Long gone are the days when the term SUV commanded respect in the circles of people (like myself) who appreciated the beauty, poise and ridiculous combination of obscene power and balls-to-the-wall fun. Kids today have no idea what they're missing.
Kids today think an SUV is their mom's Freestyle, their dad's X5, or the Ford Escape their parents bought them on their 16th birthday because 'it's cute and all their friends have one'. Dear nerdy dad: your Honda Element is not an SUV. It is a box-shaped blight upon the Earth.
One of the most poignant examples of this SUV de-ballsing (SUVDBL) trend is the upcoming 2011 Ford Explorer. Recently, it has been announced that the upcoming revision to the best selling SUV for the last decade and half will be built on the same platform as the Five Hundred and the Freestyle. Are you kidding us, Ford? The Explorer didn't get popular because it was built on the same platform as my grandmother's car, quite the opposite, in fact. Everyone bought one because they were reliable, spacious, and actually worked off-road. News like this makes me sick.
There are exceptions to the SUVDBL, however. The newest 4Runner Trails are excellent off road, as are current Jeeps. Newer Tahoes and Suburbans are sufficiently good off-road, as well as still being aggressive-looking, but fewer and fewer people are using them as off-road vehicles, and more are using the $35,000 - $65,000 monsters as school-run cars.
No, when I think of the term 'SUV', only one vehicle comes to mind: the full size Ford Bronco. There was nothing that wasn't good about the Bronco's, if you don't count the base engine, an inline . 6Front seats that could comfortably support even the largest of us. A storage box on the floor between the front seats whose depth was beyond measure. The most comfortable back seat that I have ever had the pleasure of sitting in, which, when collapsed and stowed behind the front two, offered sleeping room for up to 18 people. Actually, it was more like three people, max. But it still felt quite big.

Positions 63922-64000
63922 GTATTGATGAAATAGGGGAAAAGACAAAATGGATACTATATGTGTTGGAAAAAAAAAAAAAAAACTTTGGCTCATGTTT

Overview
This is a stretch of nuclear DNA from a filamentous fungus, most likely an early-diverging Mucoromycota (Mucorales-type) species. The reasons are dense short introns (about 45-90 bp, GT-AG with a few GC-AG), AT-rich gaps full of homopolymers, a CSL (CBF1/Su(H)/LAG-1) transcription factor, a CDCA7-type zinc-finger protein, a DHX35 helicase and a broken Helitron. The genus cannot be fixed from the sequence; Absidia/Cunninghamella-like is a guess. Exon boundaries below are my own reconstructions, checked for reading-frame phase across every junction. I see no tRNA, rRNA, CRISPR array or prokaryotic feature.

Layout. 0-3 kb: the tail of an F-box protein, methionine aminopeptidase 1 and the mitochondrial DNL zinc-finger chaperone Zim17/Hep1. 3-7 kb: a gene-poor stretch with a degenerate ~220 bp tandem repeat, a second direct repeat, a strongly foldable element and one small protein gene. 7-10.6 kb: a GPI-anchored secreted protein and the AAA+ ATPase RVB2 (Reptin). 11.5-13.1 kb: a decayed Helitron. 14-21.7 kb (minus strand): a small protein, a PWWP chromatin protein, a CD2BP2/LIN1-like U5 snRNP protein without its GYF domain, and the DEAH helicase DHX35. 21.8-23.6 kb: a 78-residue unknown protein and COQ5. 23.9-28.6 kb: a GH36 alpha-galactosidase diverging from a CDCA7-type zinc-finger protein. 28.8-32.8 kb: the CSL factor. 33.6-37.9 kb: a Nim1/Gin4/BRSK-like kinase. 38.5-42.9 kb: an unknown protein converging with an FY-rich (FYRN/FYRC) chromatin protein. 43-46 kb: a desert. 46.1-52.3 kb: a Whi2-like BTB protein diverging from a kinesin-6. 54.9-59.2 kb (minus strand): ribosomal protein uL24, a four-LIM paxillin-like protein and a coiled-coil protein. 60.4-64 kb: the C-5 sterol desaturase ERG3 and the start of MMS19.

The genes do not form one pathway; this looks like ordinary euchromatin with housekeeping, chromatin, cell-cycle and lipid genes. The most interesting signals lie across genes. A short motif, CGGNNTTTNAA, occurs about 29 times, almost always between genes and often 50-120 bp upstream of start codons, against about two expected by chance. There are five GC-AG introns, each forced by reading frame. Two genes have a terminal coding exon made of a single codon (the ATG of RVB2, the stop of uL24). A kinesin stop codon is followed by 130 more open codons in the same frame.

I have owned two Broncos in my time, both 1991's, one with the 351 and one with the 302. They both served me well, and the only reason they are not still sitting in my yard is that I owned them when I was in high school and making $75 dollars a week. This isn't a huge problem in and of itself until you factor in the fact that the Broncos have a 30+ gallon fuel tank, and gas had just hit $3.30 a gallon. You do the math. I hope that never again do the gas prices get so bad that I am forced to drop a Benjamin to fill up a gas tank.
Depressing stuff about the economy aside, the amount of noise that could be generated by the 351 Windsor was positively Biblical. If you walked underneath it, which you could do with Broncos (without putting them on lifts), your eyes would be greeted with a scene the likes of which more than half of modern SUV owners will never have the pleasure of experiencing. A transmission the size of Rhode Island; bolted to the back of the engine, and not underneath it. A transfer case as big as an average man's entire torso, with drive shafts the diameter of his legs. (If you have a VUE and don't know what a transfer case is, Wikipedia is always helpful.) And...is that... *GASP* A SOLID REAR AXLE?!?
These are the things that make trucks and less-than-modern SUVs wonderful. That excellent combination of raw power and a drivetrain that is slightly antiquated, but rock solid and bulletproof.
So if you are in the market for something in which to haul your family around, don't cave to your wife or husband's demand for a mini-van or namby-pamby SUV. Tell them that this is America, and we like our trucks with the engines in the front and the differentials in the back. Tell them we want enough low end torque to remove that 300-year-old oak tree stump from the back yard, even though we will probably never get around to it. Tell them we don't care about gas mileage or the Ozone layer, and that V-6's are for little girls. Tell them you want an SUV that has never NOT come with four wheel drive.
Tell them you need a Ford Bronco.
This piece was written and submitted by a Jalopnik reader and may not express views held by Jalopnik or its staff. But maybe they will become our views. It all depends on whether or not this person wins by whit of your eyeballs in our reality show, "Who Wants to be America's Next Top Car Blogger?"